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Security-related innovation in Unix
Jason Miller, 2005-09-28

Recently, a good friend of mine forwarded me an article from kerneltrap.org, which talked about a new heap implementation that's being introduced into an upcoming release of the OpenBSD operating system. This article was of specific interest to me, as I have been experimenting with the creation of a more secure heap implementation myself.

I was a little shocked to find out that this concept that I'd been hacking around with in my spare time was actually being developed for inclusion in one of the three main BSDs. After all, the userland heap is a very significant part of an operating system, and it's not something that gets swapped out from a major operating system distribution at a whim. That being said, OpenBSD has historically been pretty bold about making significant changes to their system for the cause of security, so if anyone would be doing something like this, it would be them.

According to the article, this new heap implementation looks to be a candidate for release in OpenBSD 3.8, which will be their next official release. This is great news, and following along with other OpenBSD advances, promises to end up in widespread use due to the fact that (most of) it will be enabled by default.

More about heaps

For those of you who don't have a programming background, let me attempt a brief and non-technical explanation of what a heap is. Basically, it's just a management facility for most of the memory that applications use. When an application (such as Mozilla, your command shell, word processor, and so on) needs some memory, it will typically take this memory from the heap. The heap is responsible for handling these requests, which involve handing out chunks of memory when requested, and freeing the chunks when the application is finished with them.

For a more verbose (and perhaps less butchered from a technical perspective) description of a heap, check out this page on the wikipedia.

A problem can arise when programs don't make correct use of the memory that they receive from the heap - if they write before or past the chunks that they're given, they can corrupt information that the heap implementation uses to manage the chunks, and this can result in code execution exploits by fooling the heap into doing things by carefully crafting this management information. Secure heaps attempt to prevent this from happening, and catch this misuse of the heap before it turns into something more nasty.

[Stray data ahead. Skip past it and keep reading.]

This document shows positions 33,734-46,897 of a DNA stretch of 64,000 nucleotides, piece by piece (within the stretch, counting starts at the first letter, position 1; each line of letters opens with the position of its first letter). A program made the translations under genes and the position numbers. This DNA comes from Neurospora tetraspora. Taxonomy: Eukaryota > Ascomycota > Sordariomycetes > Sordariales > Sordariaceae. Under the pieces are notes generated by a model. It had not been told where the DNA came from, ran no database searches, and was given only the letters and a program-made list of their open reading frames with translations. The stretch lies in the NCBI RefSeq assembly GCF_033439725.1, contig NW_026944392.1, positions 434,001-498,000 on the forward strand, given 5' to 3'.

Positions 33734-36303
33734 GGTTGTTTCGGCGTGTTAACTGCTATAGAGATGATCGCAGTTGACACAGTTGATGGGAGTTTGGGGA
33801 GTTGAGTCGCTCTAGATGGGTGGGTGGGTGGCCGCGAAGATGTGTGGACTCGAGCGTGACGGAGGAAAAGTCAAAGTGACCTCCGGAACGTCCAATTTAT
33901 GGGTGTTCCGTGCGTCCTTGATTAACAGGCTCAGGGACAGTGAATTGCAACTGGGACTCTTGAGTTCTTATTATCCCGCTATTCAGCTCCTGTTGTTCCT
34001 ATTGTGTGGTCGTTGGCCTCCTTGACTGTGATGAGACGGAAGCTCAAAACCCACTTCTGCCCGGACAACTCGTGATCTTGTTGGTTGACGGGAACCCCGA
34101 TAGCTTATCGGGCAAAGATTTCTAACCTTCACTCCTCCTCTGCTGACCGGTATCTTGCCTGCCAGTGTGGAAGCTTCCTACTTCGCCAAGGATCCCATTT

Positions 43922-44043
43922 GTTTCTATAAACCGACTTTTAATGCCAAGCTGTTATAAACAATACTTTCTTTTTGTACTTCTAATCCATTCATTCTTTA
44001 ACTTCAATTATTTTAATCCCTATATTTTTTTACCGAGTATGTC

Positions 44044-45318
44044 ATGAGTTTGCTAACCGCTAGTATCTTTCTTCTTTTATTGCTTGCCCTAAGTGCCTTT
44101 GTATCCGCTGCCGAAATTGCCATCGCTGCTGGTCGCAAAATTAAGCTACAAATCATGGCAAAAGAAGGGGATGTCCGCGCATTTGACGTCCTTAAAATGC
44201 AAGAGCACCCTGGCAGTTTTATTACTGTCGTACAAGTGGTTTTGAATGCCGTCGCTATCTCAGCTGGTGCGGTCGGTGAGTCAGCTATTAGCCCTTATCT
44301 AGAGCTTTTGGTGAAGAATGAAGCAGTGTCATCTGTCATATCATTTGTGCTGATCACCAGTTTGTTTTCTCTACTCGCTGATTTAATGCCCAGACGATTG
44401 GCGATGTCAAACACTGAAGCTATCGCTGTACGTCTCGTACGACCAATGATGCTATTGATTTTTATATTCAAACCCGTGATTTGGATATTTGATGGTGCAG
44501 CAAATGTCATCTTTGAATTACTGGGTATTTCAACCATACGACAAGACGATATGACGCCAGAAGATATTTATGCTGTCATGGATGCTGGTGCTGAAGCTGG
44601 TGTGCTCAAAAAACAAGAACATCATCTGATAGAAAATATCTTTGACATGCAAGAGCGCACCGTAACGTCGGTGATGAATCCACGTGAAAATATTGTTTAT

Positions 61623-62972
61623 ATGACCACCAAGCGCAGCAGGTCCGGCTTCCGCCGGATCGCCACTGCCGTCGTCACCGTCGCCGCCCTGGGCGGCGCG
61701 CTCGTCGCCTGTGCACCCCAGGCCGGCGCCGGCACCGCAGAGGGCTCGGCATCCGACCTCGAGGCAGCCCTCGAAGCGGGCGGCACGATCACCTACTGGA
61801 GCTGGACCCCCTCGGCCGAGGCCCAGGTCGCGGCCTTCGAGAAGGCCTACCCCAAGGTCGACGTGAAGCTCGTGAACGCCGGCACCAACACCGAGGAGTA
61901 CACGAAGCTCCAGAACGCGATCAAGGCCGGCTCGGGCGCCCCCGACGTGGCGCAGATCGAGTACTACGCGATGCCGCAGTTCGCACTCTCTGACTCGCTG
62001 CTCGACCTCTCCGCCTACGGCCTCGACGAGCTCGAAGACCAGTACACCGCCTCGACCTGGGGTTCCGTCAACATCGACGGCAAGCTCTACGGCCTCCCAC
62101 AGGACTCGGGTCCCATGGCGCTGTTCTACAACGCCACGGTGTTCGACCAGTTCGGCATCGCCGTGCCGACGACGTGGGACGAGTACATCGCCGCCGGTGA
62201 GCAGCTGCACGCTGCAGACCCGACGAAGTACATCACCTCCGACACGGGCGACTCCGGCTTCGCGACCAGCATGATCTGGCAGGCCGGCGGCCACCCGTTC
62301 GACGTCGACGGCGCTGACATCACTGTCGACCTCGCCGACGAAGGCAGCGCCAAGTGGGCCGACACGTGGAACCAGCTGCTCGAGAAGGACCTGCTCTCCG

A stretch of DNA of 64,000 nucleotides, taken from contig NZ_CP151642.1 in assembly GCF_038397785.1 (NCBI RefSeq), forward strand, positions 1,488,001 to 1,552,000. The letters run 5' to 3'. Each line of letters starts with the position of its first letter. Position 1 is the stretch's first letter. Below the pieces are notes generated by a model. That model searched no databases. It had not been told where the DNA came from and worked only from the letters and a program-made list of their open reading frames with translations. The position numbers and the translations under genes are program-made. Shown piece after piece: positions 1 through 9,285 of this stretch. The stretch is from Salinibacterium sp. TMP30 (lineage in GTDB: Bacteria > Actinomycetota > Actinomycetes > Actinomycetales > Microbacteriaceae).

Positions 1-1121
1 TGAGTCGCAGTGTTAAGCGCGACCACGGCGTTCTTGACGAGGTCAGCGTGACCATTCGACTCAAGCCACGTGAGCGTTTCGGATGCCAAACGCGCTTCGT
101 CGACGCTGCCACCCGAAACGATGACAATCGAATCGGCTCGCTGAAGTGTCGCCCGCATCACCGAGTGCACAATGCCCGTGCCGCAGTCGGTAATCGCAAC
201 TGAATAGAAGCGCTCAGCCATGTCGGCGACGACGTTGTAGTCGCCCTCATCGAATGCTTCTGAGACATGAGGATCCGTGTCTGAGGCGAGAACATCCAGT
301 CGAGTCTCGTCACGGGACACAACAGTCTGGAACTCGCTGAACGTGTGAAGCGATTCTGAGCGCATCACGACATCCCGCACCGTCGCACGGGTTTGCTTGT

As far as the current heap landscape goes, if you're running Linux, you're probably running "ptmalloc2," which is based off of "dlmalloc." On the other hand, if you're running one of the BSDs, you're probably running "phkmalloc," named after its author, Poul-Henning Kamp.

In practice, phkmalloc has been a little bit more difficult to exploit, though I don't think that this was so much an intentional feature as much as a side effect of the algorithm. It will suffice to say that the two algorithms are distinct and different.

Although phkmalloc has remained relatively unchanged over the years, the glibc implementation (ptmalloc2) has undergone several recent changes (a friend of mine confirms that version 2.3.4 contains numerous security enhancements), increasing the difficulty of exploiting heap corruption vulnerabilities. The glibc heap now contains safe unlinking, and a bunch of other features that raise the bar of exploitation significantly, however, these changes are still relatively minor - and are quite different from the fundamental changes that OpenBSD is making.

Fundamentally, they're both trying to solve the same problems, and both of them are quite effective - I certainly don't want to downplay the effects of the recent changes to ptmalloc2. Perhaps the only fundamental difference between the two, from the perspective of an end-user, is that the OpenBSD implementation will do a better job of preventing heap exploitation through heap data corruption (as opposed to heap management data corruption - sorry if the difference between the two isn't obvious), and the OpenBSD implementation will complain loudly (crash) almost every time there is a problem.

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Jason Miller manages the Focus IDS area for SecurityFocus.
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Comments Mode:
Security in Unix 2005-09-29
Alexey Vesnin
Security-related innovation in Unix 2005-10-03
David Emery (1 replies)
Security-related innovation in Unix 2005-10-03
Todd Knarr (1 replies)
It is a contraction! 2005-10-05
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